Holiday Booking Filter
An unnamed holiday resort provider was experiencing dropouts from their website on their search feature. Users were directed to a page which contained a large chart of all available dates, locations and prices, which they then could filter through using a checklist.
This filter was mentioned a few times during user testing. Participants said that it was difficult sort through the large chart, especially with the filter functionality in it's current state.
The filter results themselves were an issue that needed to be dealt with separately, but in the project scope of an A/B test resolution the functionality of the filter was more important, Changes to the UI should ensure users are presented with relevant resort information. Giving the users an easier way of sorting through these options provided was thought to increase their propensity to book simply by reducing the number of choices presented, and by ensuring their specific needs for date, nights, location etc were met.
Design a A/B test variation of a better filter that provides users easier access to more specific holiday results that fit with their needs and wants.
Holiday resort bookers, who aren't already set in either their: date, location, or number of nights who are shopping around for prices on holidays. As many different types of people go on resort holidays, the functionality should be easy enough to use by advanced and novice users alike.
The functionality needs to fit within the current site design, as this isn't a major overhaul of the entire website. Additionally, it should be flexible enough to compliment any future changes to the pricing chart provided on the site. Lastly, it will be tested through mutlivariate testing rather than an extensive user testing, so there needs to be measurable KPIs and metrics attached.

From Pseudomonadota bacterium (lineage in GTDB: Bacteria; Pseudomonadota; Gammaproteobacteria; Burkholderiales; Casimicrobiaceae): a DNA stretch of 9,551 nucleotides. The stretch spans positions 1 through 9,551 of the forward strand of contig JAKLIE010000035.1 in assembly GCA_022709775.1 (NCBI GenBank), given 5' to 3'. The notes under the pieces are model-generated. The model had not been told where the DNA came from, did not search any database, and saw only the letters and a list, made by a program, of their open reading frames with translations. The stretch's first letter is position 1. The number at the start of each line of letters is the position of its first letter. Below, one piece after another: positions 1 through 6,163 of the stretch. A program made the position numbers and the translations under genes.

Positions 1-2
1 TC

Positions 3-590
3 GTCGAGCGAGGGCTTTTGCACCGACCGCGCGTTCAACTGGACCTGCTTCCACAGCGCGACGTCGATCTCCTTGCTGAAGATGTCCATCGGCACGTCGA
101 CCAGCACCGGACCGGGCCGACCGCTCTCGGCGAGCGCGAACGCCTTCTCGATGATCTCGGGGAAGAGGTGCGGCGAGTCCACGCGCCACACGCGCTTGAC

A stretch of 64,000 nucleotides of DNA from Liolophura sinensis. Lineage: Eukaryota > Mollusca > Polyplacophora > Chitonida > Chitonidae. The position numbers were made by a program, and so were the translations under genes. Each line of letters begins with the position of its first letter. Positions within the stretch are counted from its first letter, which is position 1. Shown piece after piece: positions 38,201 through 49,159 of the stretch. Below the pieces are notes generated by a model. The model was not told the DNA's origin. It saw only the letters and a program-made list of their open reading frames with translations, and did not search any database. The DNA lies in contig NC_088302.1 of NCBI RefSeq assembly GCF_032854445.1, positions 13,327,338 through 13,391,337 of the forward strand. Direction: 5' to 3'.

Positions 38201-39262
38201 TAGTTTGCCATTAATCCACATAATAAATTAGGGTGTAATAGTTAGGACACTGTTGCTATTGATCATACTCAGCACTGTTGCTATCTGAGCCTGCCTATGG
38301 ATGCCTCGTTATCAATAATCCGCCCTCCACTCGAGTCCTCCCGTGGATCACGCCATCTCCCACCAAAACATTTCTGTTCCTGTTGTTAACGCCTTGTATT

My solution provided organisation to the checklist that was provided, dividing the filter into separate sections of Month, Resort (aka Location), Number of Nights, and Accommodation type. This would allow the user to be able to filter their option up front using site specific options, rather than sifting through a long checklist which they needed to select and deselect accordingly
Discussion with stakeholders lead to a more refined version of the design, focusing on the filter and not the rest of the content below. This would allow for easier attribution should any uplifts arise during A/B testing and would allow for a second A/B test to be made. Designs were done quickly, without much iteration, due to the new test every 2 weeks nature of RedEye CRO services.
As there is still a lot of information architecture problems within the site, navigation to the page with these filters was difficult. I suggested a tree testing and card sorting experiment to ensure that the language used on the client website matched with the user language. Additionally, the information gathered from these experiments would be used to determine if in fact sorting by these above options were in fact matching how the user wants to sort through their holiday resorts.
The first tree test was suggested to look like the following.
Finally, after completion, the site would implement this new filter as an A/B test to test it's efficacy at increasing conversion and improving retention on this page of the website.